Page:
Suzanne Stempek Shea with readers at a recent event.
My home in the Western Massachusetts valley is rich with writers living and dead. I regularly park my car at the meter below Emily Dickinson’s bedroom window. Errands and events take me past the Eric Carle museum, and also the house that belonged to one of the creators of the Teenage Mutant Ninja Turtles. The only positive aspect of going to an oral surgeon during childhood was that his office was on the same street where Dr. Seuss grew up. Opening the door to a local bookstore, I once nearly smashed into the poet James Tate and a group of his students. Recently waiting to pay for a futon cover at a furniture store, I found Jonathan Harr in line front of me in line.
Around here it’s hard to swing a laptop without whacking into any local ink-stained wretches – or successes including enough whose mantels heft Pulitzers or Caldecotts or National Book Awards. So it would be natural to think we scribes of all sorts socialize, that we attend a writers’ club much like the Elks or the Moose or the AMVETS clubs that dot the landscape. But there isn’t one. Or maybe they’re just not telling me about it.
In my line of work, I spend a lot of time talking to people. A few weeks ago, I spent a day with a guy who restores BSA M20 vintage motorcycles in his garage. Last Monday, I rode a snowmobile for about 200 miles along the Canadian border with a hardcore libertarian bear hunting guide. Earlier in the winter, I spent several afternoons in an old church in Portland, talking to Reverend Jeanette Good about the role of faith in the least religious state in America (Maine).
The most interesting interview of the year: speaking Spanish with a Cuban man who makes transatlantic voyages on 600 ft. barges loaded down with shipping containers full of pregnant cows. He’d been up since 3am, had just flown in from Turkey the night before. We drank coffee, in a diner, in the easternmost town in America. In his former life, he told me that he’d been a “doctor pediatrico.” I mean, you just can’t make this shit up.
So now it’s your turn to share your thoughts. As readers of the Stonecoast Faculty blog, what are the topics you would like discussed? What insights would you like to read about from faculty? Are there any specific questions you would like to have answered? Do you have thoughts on the posts we’ve shared thus far and/or direction for future posts?
In the comments below, please share your thoughts and opinions about anything and everything related to the Stonecoast Faculty Blog. We look forward to hearing from you!
When I went out into the publishing market four years ago, I had a newfound agent and two book manuscripts for sale: a China memoir about the years my young boys and husband and I lived in Beijing, and a novel manuscript about a woman finding love in Paris. I’d had the good luck to sign an agent who believed in both my books. Not every agent who was interested in my memoir was interested in my novel. One agent was keen on the novel and not so much on the memoir. But I believed in both books. Deeply. I couldn’t forego one at the expense of the other. So I needed to trust myself to find an agent who would stand behind both projects. I kept talking to agents—I reached out to a dozen and talked to a half-dozen and then I found the fit—a woman who understood both my book projects and was behind them entirely.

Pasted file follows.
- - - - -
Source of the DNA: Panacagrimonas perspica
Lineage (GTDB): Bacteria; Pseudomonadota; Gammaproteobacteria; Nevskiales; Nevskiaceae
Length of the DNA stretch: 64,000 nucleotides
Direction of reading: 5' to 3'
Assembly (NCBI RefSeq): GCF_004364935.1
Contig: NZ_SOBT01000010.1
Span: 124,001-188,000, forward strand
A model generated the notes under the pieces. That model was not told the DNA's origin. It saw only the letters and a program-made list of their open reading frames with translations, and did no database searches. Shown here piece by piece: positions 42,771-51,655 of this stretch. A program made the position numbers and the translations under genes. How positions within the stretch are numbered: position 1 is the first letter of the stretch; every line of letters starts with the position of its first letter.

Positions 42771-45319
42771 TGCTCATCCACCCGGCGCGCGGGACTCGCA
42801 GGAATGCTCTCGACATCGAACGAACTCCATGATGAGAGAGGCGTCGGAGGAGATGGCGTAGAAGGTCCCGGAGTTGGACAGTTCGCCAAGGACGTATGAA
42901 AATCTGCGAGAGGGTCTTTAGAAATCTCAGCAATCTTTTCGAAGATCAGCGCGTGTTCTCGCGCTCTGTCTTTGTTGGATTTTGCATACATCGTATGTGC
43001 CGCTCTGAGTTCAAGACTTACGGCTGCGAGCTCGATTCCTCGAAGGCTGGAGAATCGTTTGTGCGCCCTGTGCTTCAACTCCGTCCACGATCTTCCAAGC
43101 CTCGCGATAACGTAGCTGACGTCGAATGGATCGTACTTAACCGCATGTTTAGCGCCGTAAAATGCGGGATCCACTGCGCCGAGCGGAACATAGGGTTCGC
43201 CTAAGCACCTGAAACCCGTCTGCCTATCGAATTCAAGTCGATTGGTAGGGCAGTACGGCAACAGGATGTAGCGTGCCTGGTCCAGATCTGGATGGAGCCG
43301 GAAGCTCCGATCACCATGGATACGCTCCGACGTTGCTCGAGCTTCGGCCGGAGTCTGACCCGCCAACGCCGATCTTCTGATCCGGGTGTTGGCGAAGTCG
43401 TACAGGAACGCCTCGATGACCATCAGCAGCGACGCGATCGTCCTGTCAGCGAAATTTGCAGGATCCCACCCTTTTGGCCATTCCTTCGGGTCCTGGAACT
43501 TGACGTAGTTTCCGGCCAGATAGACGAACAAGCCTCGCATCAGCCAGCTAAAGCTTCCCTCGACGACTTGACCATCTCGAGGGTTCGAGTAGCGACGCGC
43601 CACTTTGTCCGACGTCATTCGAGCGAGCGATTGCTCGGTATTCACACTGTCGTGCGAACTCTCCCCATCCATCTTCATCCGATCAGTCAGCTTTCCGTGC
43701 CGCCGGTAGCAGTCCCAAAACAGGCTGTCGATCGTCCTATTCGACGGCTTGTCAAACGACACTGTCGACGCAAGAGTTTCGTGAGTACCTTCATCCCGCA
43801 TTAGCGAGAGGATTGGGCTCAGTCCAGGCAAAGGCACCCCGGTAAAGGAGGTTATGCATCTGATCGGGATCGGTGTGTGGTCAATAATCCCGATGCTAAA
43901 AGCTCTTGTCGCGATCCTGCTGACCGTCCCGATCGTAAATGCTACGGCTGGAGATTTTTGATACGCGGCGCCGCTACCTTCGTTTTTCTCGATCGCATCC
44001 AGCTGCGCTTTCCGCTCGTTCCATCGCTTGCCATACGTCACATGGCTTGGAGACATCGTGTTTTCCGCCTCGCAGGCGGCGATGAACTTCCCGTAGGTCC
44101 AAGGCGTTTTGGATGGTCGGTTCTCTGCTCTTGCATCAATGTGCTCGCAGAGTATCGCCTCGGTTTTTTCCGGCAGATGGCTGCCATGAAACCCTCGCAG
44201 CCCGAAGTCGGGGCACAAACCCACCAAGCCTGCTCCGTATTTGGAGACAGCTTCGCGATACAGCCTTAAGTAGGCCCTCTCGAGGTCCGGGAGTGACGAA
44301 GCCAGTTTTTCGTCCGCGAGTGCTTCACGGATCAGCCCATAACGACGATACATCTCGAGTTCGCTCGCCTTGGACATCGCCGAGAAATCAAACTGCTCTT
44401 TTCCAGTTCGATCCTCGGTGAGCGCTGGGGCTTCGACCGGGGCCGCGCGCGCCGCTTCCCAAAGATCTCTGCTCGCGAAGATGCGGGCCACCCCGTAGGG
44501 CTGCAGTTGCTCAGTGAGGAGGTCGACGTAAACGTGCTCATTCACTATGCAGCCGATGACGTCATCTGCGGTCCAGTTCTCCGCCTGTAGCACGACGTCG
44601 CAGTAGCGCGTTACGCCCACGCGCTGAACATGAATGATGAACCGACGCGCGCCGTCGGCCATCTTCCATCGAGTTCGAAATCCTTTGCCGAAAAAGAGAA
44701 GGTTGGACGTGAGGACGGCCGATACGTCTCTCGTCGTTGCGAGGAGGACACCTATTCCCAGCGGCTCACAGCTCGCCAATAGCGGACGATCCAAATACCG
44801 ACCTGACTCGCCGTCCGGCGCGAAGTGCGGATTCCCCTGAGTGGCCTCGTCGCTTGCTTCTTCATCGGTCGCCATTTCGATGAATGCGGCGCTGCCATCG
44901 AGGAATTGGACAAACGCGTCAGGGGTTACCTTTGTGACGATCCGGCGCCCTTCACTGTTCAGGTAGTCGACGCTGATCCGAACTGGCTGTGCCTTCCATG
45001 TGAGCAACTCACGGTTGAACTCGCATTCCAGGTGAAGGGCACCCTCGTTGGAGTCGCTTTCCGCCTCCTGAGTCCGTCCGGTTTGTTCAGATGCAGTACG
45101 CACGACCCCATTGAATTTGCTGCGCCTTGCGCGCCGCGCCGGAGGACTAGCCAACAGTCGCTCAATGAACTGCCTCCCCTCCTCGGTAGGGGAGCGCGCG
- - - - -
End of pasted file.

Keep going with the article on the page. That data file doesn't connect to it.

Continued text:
Ellen Meeropol and Ruthie Rohde leading the Social Change seminar at the Stonecoast summer residency.
In describing her own commitment to activism, Stonecoast alumna and author Ellen Meeropol quotes Alice Walker: “Activism is my rent for living on the planet.”
Fellow SC alumna Ruthie Rohde has spent years helping homeless and other disenfranchised people tell their stories. Ruthie quotes author Pat Schneider to explain that not knowing how to put stories together can be a “learned disability.” Ruthie says she helps her students realize that they all have “treasures waiting to be brought to the surface.”
Elli and Ruthie have both stepped up to the plate this summer to lead a seminar about uniting Stonecoast students, faculty, and alumni who are interested in writing and working for social change.
Once upon a time there was a troll, the most evil troll of them all; he was called the devil. One day he was particularly pleased with himself, for he had invented a mirror which had the strange power of being able to make anything good or beautiful that it reflected appear horrid; and all that was evil and worthless seem attractive and worthwhile.
This is the first paragraph of “The Snow Queen” by Hans Christian Anderson who embedded moral lessons in fairy tales and other short works, many of which do not end happily ever after. Anderson created his characters using the rules of polarity: good and evil, beautiful and ugly, greedy and generous. He recognized that people universally think in terms of opposites, that it pervades our physical environment: north and south, night and day, dark and light, hot and cold. Anderson kept his characters deceptively basic, a flat land of generic stereotype. There is the wicked witch and the beautiful princess, the conniving hag and unsuspecting king, and their differences create conflict. It’s as simple as yes and no, as right and wrong.
When I was a child I would crawl under my bed, with my gilt-edged copy of Grimm’s Fairy Tales and a flashlight, to read. I felt adventurous hidden from the world behind the counterpane, snug as if I were in cave as I pored over stories illustrated with toothpick fairies and anthropomorphic animals. My mother would be practicing the piano, indefatigably repeating bars, mostly by Mozart, whom she found divine.